An Oklahoma oilfield company that played a central role in Venezuela’s high-profile attempt to convince the world it could halt production declines at its dilapidated oilfields has shut its doors, according to three people familiar with the matter.
In 2016, Horizontal Well Drillers, a closely held U.S. driller, won a $1.29 billion contract to drill 191 wells in Venezuela’s Orinoco Belt, part of an unusual plan to sharply boost output and halt Venezuela’s economic collapse. It and two other drilling contractors were asked to finance the work themselves and be paid in future production, according to documents obtained by Reuters at the time.
But the blockbuster deal did not pan out for the company, its Canadian lender Callidus Capital Corp, or for Venezuela. Horizontal never completed the wells, its financial backer took a provision for losses on the loan, and Venezuela’s production continued to fall.
Todd Swanson, Horizontal’s former chief executive who attended the contract signing ceremony in Venezuela, did not respond to a request to his personal email or a LinkedIn account seeking comment. Jeremy Klein, its former president, also did not respond to requests for comment.
David Moore, an attorney for Callidus, wrote in response to requests for comment that “any reporting on the Horizontal matter would necessitate a meticulous review and understanding of the existing public disclosure, which is utterly lacking from your inquiries.”
Moore did not respond to questions about the size of the loan, recoveries or other specifics. But he emailed legal documents citing a previous allegation by Callidus that one of its former executives had tampered with the Horizontal loan. That litigation centers on claims by Callidus and its main owner, Catalyst Capital Group Inc, that various investors, borrowers and journalists had conspired to hurt the two Toronto companies.
PDVSA did not reply to a request for comment on the agreement.
U.S. SANCTIONS HIT DEAL
Horizontal opened an office in Venezuela, according to an oil industry executive in Venezuela. U.S. sanctions against state-run oil firm PDVSA put the project on hold, said another person who answered a call to its Purcell, Oklahoma, office, but declined to be identified.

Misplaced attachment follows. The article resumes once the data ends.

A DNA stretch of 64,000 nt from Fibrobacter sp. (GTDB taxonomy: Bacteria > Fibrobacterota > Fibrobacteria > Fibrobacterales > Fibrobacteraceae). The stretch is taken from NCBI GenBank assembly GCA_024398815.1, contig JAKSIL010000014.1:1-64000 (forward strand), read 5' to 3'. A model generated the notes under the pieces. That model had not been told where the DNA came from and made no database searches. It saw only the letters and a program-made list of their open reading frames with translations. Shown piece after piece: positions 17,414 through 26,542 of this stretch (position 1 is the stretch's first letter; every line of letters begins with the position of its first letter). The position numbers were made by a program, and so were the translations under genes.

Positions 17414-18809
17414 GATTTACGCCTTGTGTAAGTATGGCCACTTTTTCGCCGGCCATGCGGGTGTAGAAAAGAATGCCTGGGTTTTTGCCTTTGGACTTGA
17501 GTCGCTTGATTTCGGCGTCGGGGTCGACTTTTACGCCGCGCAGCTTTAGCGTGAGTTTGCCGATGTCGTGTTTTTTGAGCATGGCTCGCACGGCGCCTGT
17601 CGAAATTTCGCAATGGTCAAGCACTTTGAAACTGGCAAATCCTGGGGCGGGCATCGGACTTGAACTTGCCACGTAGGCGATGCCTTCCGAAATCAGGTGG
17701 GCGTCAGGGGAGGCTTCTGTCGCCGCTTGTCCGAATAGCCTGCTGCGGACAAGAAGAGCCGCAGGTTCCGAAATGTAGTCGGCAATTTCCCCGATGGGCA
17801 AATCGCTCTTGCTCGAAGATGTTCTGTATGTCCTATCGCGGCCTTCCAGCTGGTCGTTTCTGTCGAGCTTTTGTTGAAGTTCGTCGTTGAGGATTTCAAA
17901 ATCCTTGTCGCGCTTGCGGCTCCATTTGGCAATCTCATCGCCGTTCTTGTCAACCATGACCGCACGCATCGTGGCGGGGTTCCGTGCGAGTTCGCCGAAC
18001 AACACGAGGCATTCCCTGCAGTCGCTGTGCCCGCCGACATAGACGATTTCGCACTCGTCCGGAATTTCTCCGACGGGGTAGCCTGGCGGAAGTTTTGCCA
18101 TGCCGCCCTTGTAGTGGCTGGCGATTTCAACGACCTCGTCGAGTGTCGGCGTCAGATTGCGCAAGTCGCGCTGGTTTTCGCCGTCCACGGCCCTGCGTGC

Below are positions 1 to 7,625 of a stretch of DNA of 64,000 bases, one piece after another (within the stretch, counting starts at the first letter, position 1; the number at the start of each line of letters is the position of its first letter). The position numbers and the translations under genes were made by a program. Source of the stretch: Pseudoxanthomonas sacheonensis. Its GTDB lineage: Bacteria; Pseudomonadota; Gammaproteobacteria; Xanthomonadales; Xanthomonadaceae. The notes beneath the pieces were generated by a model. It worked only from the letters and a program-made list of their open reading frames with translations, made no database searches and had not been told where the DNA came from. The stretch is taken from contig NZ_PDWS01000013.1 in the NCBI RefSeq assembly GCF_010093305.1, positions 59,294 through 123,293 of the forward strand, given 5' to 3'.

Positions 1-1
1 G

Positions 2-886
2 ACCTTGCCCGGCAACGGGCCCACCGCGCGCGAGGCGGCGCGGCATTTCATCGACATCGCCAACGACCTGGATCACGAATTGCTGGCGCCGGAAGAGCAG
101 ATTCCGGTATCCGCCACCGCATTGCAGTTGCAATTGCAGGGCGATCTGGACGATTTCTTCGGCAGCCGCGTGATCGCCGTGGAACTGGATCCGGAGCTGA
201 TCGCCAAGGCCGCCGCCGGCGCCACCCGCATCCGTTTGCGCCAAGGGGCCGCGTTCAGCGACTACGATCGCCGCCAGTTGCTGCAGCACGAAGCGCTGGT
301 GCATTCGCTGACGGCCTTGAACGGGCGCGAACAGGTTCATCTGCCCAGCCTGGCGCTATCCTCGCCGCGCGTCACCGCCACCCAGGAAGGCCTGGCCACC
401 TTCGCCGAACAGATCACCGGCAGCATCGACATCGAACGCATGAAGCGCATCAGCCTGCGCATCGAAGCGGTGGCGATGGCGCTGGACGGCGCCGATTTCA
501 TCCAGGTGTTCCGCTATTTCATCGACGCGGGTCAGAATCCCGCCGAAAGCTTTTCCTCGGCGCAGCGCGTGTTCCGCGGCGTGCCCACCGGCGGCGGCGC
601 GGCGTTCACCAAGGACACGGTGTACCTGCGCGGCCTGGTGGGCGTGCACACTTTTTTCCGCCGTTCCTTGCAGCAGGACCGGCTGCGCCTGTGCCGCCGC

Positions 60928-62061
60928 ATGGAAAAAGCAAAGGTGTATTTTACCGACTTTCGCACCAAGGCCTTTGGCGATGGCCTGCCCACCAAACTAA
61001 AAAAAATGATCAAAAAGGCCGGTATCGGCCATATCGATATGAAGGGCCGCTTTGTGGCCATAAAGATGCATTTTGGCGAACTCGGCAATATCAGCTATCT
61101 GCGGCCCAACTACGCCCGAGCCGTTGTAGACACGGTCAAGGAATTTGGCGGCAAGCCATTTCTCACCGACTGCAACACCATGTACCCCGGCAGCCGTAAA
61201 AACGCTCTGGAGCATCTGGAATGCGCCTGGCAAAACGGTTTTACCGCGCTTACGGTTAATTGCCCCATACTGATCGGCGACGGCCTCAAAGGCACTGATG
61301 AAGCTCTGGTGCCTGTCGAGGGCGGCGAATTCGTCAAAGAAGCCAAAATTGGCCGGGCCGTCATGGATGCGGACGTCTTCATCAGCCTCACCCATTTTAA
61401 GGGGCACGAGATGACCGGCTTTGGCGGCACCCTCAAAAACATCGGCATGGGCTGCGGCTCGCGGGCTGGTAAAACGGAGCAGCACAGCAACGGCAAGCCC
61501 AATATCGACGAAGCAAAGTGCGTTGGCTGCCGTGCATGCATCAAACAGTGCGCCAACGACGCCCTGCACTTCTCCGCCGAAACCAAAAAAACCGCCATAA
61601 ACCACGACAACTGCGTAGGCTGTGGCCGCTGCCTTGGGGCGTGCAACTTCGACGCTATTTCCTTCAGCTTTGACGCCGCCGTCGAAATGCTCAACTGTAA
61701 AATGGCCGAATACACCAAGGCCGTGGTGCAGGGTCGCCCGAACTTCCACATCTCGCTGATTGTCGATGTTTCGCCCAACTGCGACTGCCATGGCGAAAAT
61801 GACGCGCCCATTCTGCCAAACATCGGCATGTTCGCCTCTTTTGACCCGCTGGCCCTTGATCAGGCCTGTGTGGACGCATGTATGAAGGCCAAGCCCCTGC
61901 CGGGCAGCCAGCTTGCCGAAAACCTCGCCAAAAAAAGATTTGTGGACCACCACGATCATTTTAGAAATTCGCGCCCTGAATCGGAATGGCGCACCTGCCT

The contracts were big news in Venezuela, where cash-strapped PDVSA had driven away top international suppliers by not paying its bills on time or making payments with promissory notes.
Swanson, Horizontal’s CEO, stood alongside Venezuelan President Nicolas Maduro during a 2017 televised signing ceremony where Maduro touted the three drillers’ potential to add up to 250,000 barrels per day to its oil output.
Instead oil output fell. Venezuela pumped 1.01 million barrels per day of crude from January through November last year, according to official numbers, near a 75-year low for the country and less than half the nation’s 2.49 million bpd when the deal was announced.
MISADVENTURE HITS FINANCIER
On Tuesday, Horizontal’s drilling equipment goes on the auction block in Oklahoma City in what Superior Energy Auctioneers advertised as a “complete liquidation.”
The Oklahoma company’s misadventure in Venezuela was followed by a sharp drop in U.S. demand for drilling services. The number of active rigs fell to 781 this year, according to energy services firm Baker Hughes Co BRK.N, down 27% from a year ago as U.S. shale producers slashed spending.
Horizontal Well Drillers took out a 48-month, $350 million credit line from Callidus to finance its Venezuelan award, Reuters reported in 2016, citing a PDVSA document.
Toronto-based Callidus recorded a loss provision of C$131.9 million in 2017 to an energy company affected by U.S. sanctions on a South American country, according to securities filings. The filings did not identify the borrower.
Callidus’ stock price dropped from around C$20 a share in January 2017 to around 75 cents in late 2019, when a large shareholder took the company private.